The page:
Think about it. What do you feel and perhaps unconsciously process in a similar adult situation? Can you imagine it for a very small child? How they come to develop self-pride or shame? I am sharing these inferences in order that the reader understand the idea of how an emotional schema for “I am liked. I am wanted. I am good.” can be developed and nurtured. I cannot overstate this importance.
So there are many things going on here within Adam’s awareness, however conscious or unconscious – and they are affecting the way he views himself by virtue of how we are viewing him. Therefore they are affecting the way he feels about himself, and us. We are showing him respect by approaching him, getting to his level, and making kind eye contact. We are not accusing him, rather we are inquiring as to what he is doing and what he likes. This makes him feel good, and puts him at ease, and this is the right track.
3.) Identify things about him. – We say, “Out of all these books, which are your three favorite? Oh, one about boats, one about trains, and one about flying in a plane! You really like things that move, don’t you?” By asking Adam to show us his favorite books we continue to create a sense in him that what he likes matters to us and this really helps him begin to feel a positive emotional connection/attachment to us. In Adam’s mind, because what he likes matters to us, he must matter to us, and this message is no small thing.
In pointing out that he likes things that move, we are further helping him to see himself through the lens of what he likes, and this helps to shape the idea – or cognitive schema – he has for who he is. He is now considering himself as someone who likes things that move. This may not seem like such a big deal to us, but to a three year old, it’s the very building up of his self-concept. He’s internalizing a more cognitive validation of who he is, and this, along with the building up of his positive emotional schema, helps him gain a clearer picture of himself as a likable, respected, interesting person in the world which makes him feel very good indeed.
4.) Go for the activity goal. – By investing time into inquiring about Adam as a person, we began to make our relationship goal. If that feels like a solid foundation –and it is likely to, especially over time, then we go for the activity (clean up) goal: “Let’s put these three books over here and bring them to circle time so we can show our friends what you like. But first, let’s get the rest of these books on the shelf.” We don’t ask him; we tell him. If he begins to melt down, we provide more choices to help him gain a sense of control: “Do you want to put the books back first, or take your books to the circle area first?” “Do you want to get the other kids together for circle when we’re finished, or should I do it?” Here we are skillfully attempting to expand that positive connection which ideally will both lead us to the next activity, and gain Adam’s compliance with returning the books to the shelves in the meantime.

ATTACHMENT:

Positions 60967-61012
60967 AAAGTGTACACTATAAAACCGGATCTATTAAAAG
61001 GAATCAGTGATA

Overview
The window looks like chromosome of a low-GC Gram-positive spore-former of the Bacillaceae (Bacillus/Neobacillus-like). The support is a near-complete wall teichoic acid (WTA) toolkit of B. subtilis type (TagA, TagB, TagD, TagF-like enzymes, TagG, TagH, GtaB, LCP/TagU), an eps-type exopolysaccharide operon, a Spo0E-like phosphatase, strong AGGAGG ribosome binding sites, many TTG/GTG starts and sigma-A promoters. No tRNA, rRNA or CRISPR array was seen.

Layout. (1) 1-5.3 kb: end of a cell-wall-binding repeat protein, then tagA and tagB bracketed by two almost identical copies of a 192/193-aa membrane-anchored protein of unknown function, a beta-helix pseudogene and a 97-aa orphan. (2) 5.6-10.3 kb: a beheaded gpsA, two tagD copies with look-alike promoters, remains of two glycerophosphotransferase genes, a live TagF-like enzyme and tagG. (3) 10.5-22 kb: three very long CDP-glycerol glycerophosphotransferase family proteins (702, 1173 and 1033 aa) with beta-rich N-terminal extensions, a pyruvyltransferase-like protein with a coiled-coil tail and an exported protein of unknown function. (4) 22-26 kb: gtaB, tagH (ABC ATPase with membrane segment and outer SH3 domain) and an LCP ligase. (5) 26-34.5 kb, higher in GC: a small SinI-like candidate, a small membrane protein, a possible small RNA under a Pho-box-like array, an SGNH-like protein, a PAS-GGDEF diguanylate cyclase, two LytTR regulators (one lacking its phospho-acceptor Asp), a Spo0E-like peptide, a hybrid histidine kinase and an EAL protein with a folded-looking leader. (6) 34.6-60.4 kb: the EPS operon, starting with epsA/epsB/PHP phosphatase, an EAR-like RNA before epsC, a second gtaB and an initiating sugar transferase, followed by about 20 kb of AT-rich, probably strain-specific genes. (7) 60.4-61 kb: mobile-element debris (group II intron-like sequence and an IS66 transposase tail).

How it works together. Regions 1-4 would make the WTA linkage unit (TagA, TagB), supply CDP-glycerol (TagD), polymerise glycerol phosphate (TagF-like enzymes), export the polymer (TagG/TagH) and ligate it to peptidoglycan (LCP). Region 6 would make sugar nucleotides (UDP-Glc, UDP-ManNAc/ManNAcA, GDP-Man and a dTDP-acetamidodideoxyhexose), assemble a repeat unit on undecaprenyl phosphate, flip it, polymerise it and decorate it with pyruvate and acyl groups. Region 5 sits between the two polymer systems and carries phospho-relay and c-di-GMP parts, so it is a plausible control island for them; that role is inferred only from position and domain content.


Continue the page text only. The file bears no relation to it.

So that is the goal, process, and ideal result of “engaging” a child. Redirecting a child, say, from across the room, when we do not have a warm, trusting, and in his eyes – safe relationship with him, is less likely to produce compliance, although some children comply out of fear. Threatening, manipulating, shaming, or otherwise instilling fear to get a child to do what is wanted may work in some cases, but we know it is not the foundation for a truly safe, warm and loving relationship. Do we want our kids to use those kinds of tactics on themselves or with others? Of course not, because this is where bullying can start, and other maladaptive ways of relating.
Remember that our goal is to help the child develop “right relationship” with himself – this is the prerequisite for developing healthy relationships with others. This is the prerequisite for establishing peace in the world.
As we use warmth, humor, and inquiry as a process of engagement, we teach the child to be warm, easygoing, and engaging with himself and his peers.
In addition to using engagement to develop healthy emotional bonds with our child, we need to be mindful of setting realistic limits based on realistic expectations of his age and developmental stage. We should not expect, for example, two and three year olds to sit for however many minutes of circle time, or even older children if they are bored. Recognizing each child’s unique intelligence, needs, and skills sets is key here.
The other piece is being consistent with how we handle the part when they don’t comply – our “follow-through”.
Also, we want to be present for the child and really listen to him, really see him, and we want to keep our own emotional dramas if we have them out of the equation and be consistent in our manner so the child learns to trust us. This requires our own ongoing commitment to being vulnerable to objective, kind, non judgmental self-insight.
There is much more to discuss, but these are foundational factors to “being the balance” for a child.
Denise Durkin, M.A. Early Childhood Mental Health Consultant & Self-Regulation Specialist info@OurHolisticKids.com